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Patterns of tobacco use in the United Arab Emirates Healthy Future (UAEHFS) pilot study

  • Mohammed Al-Houqani ,

    Contributed equally to this work with: Mohammed Al-Houqani, Andrea Leinberger-Jabari

    Roles Conceptualization, Methodology, Writing – original draft

    Affiliation College of Medicine and Health Sciences, United Arab Emirates University, Al Ain, United Arab Emirates

  • Andrea Leinberger-Jabari ,

    Contributed equally to this work with: Mohammed Al-Houqani, Andrea Leinberger-Jabari

    Roles Formal analysis, Methodology, Writing – original draft

    aj100@nyu.edu

    Affiliation Public Health Research Center, New York University Abu Dhabi, Abu Dhabi, United Arab Emirates

  • Abdullah Al Naeemi,

    Roles Methodology, Writing – review & editing

    Affiliation Zayed Military Hospital, Abu Dhabi, United Arab Emirates

  • Abdullah Al Junaibi,

    Roles Methodology, Writing – review & editing

    Affiliation Zayed Military Hospital, Abu Dhabi, United Arab Emirates

  • Eiman Al Zaabi,

    Roles Methodology, Writing – review & editing

    Affiliation Department of Pathology, Sheikh Khalifa Medical Center, Abu Dhabi, United Arab Emirates

  • Naima Oumeziane,

    Roles Resources, Writing – review & editing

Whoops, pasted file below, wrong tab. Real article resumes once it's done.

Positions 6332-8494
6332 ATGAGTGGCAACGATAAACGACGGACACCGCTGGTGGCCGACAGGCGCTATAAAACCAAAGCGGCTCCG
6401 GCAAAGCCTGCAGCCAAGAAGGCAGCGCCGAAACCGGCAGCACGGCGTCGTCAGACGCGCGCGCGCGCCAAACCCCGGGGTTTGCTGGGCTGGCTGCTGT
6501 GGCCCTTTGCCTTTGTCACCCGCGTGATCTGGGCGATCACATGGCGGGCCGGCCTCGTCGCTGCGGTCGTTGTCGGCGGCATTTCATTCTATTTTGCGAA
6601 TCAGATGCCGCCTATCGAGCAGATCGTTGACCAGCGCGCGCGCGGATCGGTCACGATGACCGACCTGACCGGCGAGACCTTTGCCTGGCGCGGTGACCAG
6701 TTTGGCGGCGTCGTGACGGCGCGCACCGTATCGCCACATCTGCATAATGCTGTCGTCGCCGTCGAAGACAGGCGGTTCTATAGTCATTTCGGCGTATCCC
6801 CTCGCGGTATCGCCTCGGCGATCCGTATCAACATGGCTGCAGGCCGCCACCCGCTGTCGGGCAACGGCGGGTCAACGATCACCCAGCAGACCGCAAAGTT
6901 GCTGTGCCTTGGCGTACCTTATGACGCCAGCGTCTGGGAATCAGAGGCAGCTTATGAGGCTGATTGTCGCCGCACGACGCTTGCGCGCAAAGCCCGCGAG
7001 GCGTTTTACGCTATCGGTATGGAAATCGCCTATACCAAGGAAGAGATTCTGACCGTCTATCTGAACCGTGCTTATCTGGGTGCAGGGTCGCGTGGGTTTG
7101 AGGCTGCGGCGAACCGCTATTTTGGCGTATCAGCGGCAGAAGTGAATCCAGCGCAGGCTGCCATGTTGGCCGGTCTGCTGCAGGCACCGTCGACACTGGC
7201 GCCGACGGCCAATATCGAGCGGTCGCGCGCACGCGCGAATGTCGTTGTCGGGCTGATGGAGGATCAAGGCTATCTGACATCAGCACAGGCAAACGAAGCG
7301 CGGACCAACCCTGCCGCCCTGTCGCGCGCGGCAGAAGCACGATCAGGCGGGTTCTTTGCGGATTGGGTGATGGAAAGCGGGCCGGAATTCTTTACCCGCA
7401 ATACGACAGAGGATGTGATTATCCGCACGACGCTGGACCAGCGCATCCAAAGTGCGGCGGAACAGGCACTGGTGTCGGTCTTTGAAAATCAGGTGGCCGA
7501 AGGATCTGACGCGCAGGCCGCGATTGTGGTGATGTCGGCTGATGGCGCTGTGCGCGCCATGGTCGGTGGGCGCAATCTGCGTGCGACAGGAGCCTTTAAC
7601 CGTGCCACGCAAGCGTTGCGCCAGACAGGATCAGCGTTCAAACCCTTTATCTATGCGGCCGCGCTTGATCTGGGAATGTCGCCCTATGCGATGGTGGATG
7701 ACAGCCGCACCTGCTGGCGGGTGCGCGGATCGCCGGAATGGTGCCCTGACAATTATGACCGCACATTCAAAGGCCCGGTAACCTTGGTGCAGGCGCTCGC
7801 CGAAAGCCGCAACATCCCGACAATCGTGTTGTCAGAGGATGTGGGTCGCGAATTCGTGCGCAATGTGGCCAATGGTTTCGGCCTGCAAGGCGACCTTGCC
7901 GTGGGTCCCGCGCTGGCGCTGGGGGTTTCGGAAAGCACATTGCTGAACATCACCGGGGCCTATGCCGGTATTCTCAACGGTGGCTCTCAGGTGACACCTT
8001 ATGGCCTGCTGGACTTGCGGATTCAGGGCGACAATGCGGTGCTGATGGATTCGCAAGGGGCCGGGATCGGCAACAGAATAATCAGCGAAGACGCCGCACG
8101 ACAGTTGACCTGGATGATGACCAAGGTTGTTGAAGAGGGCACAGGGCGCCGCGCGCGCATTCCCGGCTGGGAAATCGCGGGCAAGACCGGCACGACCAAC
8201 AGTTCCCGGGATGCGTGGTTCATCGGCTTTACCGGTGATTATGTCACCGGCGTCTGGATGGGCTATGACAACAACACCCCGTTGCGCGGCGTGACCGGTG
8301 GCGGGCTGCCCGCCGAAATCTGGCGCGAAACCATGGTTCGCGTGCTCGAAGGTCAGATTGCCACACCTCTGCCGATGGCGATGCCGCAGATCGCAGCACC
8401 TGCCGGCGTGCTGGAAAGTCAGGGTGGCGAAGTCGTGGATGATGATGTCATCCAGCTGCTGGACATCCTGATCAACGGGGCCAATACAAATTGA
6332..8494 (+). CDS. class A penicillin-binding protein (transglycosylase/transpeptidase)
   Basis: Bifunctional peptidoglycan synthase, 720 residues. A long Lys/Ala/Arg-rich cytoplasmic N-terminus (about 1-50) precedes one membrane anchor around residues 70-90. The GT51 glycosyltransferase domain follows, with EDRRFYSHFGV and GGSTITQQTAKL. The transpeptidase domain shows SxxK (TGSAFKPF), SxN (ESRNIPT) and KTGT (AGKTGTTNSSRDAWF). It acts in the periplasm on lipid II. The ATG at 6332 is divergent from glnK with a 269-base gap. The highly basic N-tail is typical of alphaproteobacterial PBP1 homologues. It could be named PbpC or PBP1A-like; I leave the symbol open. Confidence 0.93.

Affiliation Department of Pathology, Sheikh Khalifa Medical Center, Abu Dhabi, United Arab Emirates

  • Marina Kazim,

    Roles Writing – review & editing

    Affiliation Department of Pathology, Sheikh Khalifa Medical Center, Abu Dhabi, United Arab Emirates

  • Fatima Al Maskari,

    Roles Conceptualization, Writing – review & editing

    Affiliation College of Medicine and Health Sciences, United Arab Emirates University, Al Ain, United Arab Emirates

  • Ayesha Al Dhaheri,

    Roles Methodology, Writing – review & editing

    Affiliation College of Medicine and Health Sciences, United Arab Emirates University, Al Ain, United Arab Emirates

  • Leila Abdel Wareth,

    Roles Writing – review & editing

    Affiliation Pathology & Laboratory Medicine Institute, Cleveland Clinic Abu Dhabi, United Arab Emirates

  • Wael Al Mahmeed,

    Roles Writing – review & editing

    Affiliation Heart and Vascular Institute, Cleveland Clinic Abu Dhabi, Abu Dhabi, United Arab Emirates

  • Habiba Alsafar,

    Roles Methodology, Writing – review & editing